The American government has had difficulties in the operation of its constitution. The constitution bears a superficial resemblance to a democratic one. It is presented in a way as to seem to operate for the best of the common majority whereas in reality it does not.
As Linda Monk says in her commentary “We, the People” was not supposed to mean the whole American population but the people occupying influential posts. Linda’s argument is in agreement with justice Thurgood’s arguments that the founders did not have the majority in mind when they designed the constitution. Therefore, this clearly shows that the statement “We, the People” was designed to outline a group of individuals. As a result of this contradiction in the first words of the constitution, the American government has had to adopt a series of amendments in an attempt to make the constitution conform to the meaning of its words. Originally, the constitution did not encompass the poor whites, African Americans, American Indians or women.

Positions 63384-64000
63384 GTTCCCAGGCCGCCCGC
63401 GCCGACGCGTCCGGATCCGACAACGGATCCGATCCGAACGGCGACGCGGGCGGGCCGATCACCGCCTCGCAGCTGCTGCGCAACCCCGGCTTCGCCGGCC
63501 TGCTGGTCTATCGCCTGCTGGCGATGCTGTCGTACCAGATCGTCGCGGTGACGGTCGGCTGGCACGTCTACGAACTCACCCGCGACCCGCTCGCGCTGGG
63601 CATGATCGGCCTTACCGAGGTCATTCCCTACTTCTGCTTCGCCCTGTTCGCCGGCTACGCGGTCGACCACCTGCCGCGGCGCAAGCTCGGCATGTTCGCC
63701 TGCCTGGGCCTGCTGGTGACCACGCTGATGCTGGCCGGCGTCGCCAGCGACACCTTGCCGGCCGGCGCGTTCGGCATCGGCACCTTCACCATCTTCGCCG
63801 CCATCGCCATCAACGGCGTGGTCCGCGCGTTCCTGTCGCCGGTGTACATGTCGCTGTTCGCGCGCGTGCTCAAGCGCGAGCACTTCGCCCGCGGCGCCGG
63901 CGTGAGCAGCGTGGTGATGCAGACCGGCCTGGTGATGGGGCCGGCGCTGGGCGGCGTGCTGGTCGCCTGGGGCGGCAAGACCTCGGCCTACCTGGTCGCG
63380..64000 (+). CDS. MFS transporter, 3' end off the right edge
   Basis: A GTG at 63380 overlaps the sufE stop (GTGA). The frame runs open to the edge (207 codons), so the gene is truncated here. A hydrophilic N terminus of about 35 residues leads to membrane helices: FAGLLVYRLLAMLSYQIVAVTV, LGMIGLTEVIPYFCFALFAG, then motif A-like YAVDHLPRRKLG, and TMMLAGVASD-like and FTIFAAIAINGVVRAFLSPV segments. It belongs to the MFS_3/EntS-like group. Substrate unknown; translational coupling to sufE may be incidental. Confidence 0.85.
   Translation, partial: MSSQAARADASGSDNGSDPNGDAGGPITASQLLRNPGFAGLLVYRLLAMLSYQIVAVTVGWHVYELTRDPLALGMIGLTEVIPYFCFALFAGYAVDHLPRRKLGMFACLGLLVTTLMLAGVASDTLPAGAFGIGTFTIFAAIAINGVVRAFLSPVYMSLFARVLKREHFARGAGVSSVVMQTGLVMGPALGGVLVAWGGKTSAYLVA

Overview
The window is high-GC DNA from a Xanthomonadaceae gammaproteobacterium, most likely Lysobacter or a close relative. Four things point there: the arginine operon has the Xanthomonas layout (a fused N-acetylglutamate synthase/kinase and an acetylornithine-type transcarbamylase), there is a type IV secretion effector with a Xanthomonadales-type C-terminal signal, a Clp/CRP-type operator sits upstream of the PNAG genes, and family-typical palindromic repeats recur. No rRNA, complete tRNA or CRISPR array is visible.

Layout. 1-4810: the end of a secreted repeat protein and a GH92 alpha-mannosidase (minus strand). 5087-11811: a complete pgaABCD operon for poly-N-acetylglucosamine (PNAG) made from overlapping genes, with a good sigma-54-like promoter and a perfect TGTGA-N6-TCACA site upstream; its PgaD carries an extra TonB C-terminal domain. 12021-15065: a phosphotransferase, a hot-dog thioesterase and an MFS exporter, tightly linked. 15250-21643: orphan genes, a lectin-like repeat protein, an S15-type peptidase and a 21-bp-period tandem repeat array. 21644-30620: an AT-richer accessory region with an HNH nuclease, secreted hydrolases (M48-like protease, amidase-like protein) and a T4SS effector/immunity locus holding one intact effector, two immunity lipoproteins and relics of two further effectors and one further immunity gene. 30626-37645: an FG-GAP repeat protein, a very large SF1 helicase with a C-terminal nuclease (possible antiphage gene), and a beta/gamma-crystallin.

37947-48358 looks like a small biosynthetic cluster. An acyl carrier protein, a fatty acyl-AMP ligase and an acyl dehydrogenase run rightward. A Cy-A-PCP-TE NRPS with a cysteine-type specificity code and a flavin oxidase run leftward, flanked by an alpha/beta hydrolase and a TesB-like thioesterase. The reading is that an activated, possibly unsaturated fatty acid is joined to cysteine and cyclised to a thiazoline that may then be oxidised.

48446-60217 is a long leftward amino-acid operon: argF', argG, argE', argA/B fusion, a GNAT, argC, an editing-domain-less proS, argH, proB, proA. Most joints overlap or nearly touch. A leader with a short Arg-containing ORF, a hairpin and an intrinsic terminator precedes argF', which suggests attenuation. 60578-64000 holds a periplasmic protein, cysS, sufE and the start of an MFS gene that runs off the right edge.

The situation has been changing gradually, and seeing resistance since human beings fear the unknown, as the American government has been amending the constitution to include these neglected groups of people. Every amendment has brought a notable improvement since now, these, formerly neglected groups, are enjoying their constitutional rights as the rest of the population. In Linda Monk’s critique, it is notable that the black men acquired the right to vote through an amendment, as well as women. It is also through an amendment that the eighteen years old people gained suffrage. It can be regarded as an achievement of the American government having adopted all these amendments to include more and more groups, previously disadvantaged, in the constitution’s sphere of operation. It has so far achieved the objective of improving the democracy granted by the constitution, by increasing the class included in the “We, the People” statement.